05-24-2009 04:27 PM
05-24-2009 05:01 PM
Welcome to the forums!
I'd suggest reading the following:
Credit Scoring 101 - great for knowing what is in your credit score and to see how your score is impacted.
and What Steps Do I Take - great for learning the repair process.
Generally, paying a CA without a PFD can drop your FICO scores. Always DV, then offer a PFD, only if you have the $$$ to PIF or SOL has expired.
If an OC has CO'd an account, then you'd still have to pay the OC. If they CO an account, they still own the debt.
The links above will give more detail.
05-24-2009 05:19 PM
I am really interested in improving my credit score, but the items that are bringing the score down have either been charged off or are in collections. In the simulator I indicate that I want to pay all balances in full and the score goes down. When I put in some monthly payments the score goes up. But..how do you make payments on something that the OC has charged off. Does your score get affected by you making payments to a collection agency. I basically want to know what's the best way for someone who has the money to pay off all the delinquent accounts, except student loans, in a way that will positively affect the credit score in the quickest way possible. Please Help.
Use the FICO "Estimator" in my sig line to estimate scores if you want to see what might happen once collections are removed (example: you successfully get PFD's).
The Simulator does not take into account those type of baddies coming off. And a paid collection scores the same as an unpaid collection.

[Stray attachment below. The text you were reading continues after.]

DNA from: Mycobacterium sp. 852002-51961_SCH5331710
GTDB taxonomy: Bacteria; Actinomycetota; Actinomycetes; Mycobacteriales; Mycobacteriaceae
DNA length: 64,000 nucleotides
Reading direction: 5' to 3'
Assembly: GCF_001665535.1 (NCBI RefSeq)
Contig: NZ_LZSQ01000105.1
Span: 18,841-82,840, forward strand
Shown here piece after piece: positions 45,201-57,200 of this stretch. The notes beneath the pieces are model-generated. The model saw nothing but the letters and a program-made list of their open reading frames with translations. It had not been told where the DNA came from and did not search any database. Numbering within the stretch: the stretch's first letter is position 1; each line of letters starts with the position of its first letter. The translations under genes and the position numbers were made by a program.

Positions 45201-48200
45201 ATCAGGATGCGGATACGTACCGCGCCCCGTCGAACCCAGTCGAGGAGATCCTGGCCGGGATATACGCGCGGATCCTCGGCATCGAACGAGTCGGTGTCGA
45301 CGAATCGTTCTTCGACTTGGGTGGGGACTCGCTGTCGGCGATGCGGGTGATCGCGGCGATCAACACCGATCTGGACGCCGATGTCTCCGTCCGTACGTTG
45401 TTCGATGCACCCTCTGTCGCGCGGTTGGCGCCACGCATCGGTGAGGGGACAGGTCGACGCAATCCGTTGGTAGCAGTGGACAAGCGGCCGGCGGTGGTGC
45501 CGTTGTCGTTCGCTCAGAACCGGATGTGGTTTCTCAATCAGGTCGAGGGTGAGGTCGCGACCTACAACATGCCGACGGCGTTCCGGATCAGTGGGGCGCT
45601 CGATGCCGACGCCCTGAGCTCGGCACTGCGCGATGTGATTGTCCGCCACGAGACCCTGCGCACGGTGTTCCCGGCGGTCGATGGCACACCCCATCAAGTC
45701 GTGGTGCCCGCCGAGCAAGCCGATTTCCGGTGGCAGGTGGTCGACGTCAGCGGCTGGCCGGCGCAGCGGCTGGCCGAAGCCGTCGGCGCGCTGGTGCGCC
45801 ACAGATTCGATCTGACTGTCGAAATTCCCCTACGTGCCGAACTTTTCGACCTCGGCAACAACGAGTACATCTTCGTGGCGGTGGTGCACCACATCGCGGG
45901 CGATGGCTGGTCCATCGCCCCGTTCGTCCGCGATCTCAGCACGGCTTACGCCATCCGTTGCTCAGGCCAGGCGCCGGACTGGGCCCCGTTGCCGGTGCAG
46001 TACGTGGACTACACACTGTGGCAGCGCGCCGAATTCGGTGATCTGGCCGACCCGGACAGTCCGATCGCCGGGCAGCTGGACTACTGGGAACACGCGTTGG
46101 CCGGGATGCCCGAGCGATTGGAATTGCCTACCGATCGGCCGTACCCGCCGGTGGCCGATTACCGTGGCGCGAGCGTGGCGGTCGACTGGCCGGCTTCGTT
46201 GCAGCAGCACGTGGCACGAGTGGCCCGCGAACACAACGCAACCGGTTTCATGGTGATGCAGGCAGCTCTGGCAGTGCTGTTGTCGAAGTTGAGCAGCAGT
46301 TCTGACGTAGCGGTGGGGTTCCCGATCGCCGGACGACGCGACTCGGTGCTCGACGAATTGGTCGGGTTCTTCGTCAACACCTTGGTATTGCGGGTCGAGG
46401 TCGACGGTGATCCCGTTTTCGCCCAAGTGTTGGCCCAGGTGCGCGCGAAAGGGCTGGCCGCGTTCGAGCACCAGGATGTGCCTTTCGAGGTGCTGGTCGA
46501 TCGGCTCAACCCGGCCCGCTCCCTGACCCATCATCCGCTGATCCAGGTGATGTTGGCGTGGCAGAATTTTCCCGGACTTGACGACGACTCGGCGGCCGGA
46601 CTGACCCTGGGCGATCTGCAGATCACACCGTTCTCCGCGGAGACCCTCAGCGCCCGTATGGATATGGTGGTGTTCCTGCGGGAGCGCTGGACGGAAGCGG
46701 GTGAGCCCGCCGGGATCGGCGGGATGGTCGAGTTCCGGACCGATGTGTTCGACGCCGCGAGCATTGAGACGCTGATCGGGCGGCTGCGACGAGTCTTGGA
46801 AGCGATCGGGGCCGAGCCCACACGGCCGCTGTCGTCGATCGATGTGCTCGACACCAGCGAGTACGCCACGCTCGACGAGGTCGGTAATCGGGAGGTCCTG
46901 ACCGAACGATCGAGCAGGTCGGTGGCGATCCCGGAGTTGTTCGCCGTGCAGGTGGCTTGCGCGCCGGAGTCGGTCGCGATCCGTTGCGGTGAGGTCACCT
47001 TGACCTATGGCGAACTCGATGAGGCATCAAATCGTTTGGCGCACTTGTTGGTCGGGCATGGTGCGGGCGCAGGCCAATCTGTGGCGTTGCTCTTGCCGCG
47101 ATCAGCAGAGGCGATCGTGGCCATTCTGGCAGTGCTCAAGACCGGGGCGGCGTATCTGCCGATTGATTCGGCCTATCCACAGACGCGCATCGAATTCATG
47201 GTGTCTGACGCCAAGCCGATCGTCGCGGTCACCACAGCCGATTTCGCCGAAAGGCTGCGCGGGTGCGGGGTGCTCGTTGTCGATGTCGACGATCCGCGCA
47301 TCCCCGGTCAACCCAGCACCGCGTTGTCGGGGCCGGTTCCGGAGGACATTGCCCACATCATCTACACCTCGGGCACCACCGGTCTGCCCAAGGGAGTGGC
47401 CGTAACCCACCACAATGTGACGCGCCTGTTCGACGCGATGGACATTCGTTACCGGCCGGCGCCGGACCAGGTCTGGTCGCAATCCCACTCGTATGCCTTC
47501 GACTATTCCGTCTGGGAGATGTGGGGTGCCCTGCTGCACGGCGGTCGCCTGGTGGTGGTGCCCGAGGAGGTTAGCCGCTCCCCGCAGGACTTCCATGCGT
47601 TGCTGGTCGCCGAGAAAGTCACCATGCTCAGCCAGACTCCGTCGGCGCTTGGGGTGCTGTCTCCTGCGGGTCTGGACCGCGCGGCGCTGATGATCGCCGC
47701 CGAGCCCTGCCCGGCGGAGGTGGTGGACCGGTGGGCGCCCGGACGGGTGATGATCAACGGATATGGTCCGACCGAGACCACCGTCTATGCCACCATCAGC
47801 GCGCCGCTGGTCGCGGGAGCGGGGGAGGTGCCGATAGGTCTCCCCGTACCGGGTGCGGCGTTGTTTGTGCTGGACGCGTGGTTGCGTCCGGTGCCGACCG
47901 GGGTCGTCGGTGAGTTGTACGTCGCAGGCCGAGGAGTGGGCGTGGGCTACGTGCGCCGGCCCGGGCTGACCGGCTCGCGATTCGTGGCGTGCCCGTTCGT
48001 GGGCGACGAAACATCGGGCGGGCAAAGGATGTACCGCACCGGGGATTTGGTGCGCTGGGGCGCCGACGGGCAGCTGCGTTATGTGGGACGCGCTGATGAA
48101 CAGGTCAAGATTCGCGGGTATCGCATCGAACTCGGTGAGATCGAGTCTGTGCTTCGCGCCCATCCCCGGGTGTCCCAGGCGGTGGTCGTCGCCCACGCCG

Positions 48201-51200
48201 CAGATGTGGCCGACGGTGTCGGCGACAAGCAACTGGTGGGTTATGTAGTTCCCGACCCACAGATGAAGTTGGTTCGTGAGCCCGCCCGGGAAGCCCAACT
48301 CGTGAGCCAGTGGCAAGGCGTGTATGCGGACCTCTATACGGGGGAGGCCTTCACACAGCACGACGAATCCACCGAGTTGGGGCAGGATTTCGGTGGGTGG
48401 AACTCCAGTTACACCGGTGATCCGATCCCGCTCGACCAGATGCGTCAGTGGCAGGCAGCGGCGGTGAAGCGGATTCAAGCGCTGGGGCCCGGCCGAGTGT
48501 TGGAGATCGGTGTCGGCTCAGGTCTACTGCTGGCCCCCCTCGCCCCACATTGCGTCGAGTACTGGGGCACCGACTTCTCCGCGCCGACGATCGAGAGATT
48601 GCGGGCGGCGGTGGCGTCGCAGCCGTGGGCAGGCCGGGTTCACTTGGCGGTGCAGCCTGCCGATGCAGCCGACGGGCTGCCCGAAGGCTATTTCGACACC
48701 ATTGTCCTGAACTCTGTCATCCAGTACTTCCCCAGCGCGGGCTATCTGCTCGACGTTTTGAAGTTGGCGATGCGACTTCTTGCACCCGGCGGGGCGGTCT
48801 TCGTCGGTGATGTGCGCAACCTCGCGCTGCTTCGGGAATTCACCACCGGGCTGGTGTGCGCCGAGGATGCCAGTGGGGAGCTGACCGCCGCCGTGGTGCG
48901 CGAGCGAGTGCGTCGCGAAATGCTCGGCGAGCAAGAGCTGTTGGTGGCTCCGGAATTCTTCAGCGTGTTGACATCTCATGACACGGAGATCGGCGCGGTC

You can't remove all the baddies. But you can build the goodies My suggestions, in addition to your GW, PFD, repair work is:
1. Establish a savings account with a credit union that offers secured loans (make sure rate is not more than 3% above the savings rate) and secured credit cards.
2. Deposit $500 to $1000 into a savings account.
3. Take out a "secured" personal loan. This is a good addition to mix as an installment loan.
4. When you get the loan check (the money you borrow), deposit it back into savings.
5. You now have doubled your savings balance (example: you deposited $1000, then borrowed $1000 which you deposited into savings giving you $2000). The amount of interest you collect on $2000 should be equal to or higher than the interest they charge you for the loan on $1000....so essentially you are not out (of pocket) any cost to build your credit with this loan.
6. Ask for a secured credit card. If they won't approve initially, ask again in 6 months.
7. Once you obtain the secured credit card, only use it for items you PIF each month (don't accrue interest)
8. Pay off the loan at 12 months.
9. At 12 months ask to unsecure the card.
10. You have established to great credit references and credit TL's and built a relationship with a solid credit source....credit union.
11. During the course of the year above, continue working on the repair side of your credit.
12. You may also obtain other builder card such as CapOne or Orchard to add an addition TL and CL.
13. After you pay off the loan to the credit union, continue to make regular deposits to saving, just like you were still paying the loan off. This is a financial habit that you need to continue, and it gives you your emergency fund and savings that protect against unforseen events which can take you by surprise (and hurt your credit if you are short on cash).
05-25-2009 06:23 PM
05-25-2009 07:22 PM
Its a pretty good. I explored this option in the very begining. I was gonna use a CD to secure a loan and then pay it off....etc...
But, the fastest and the best way to go is a revolving a/c. Do you have any open CCs? If not, try to open one somehow. Even a secured one.As to your first post, llecs covered that.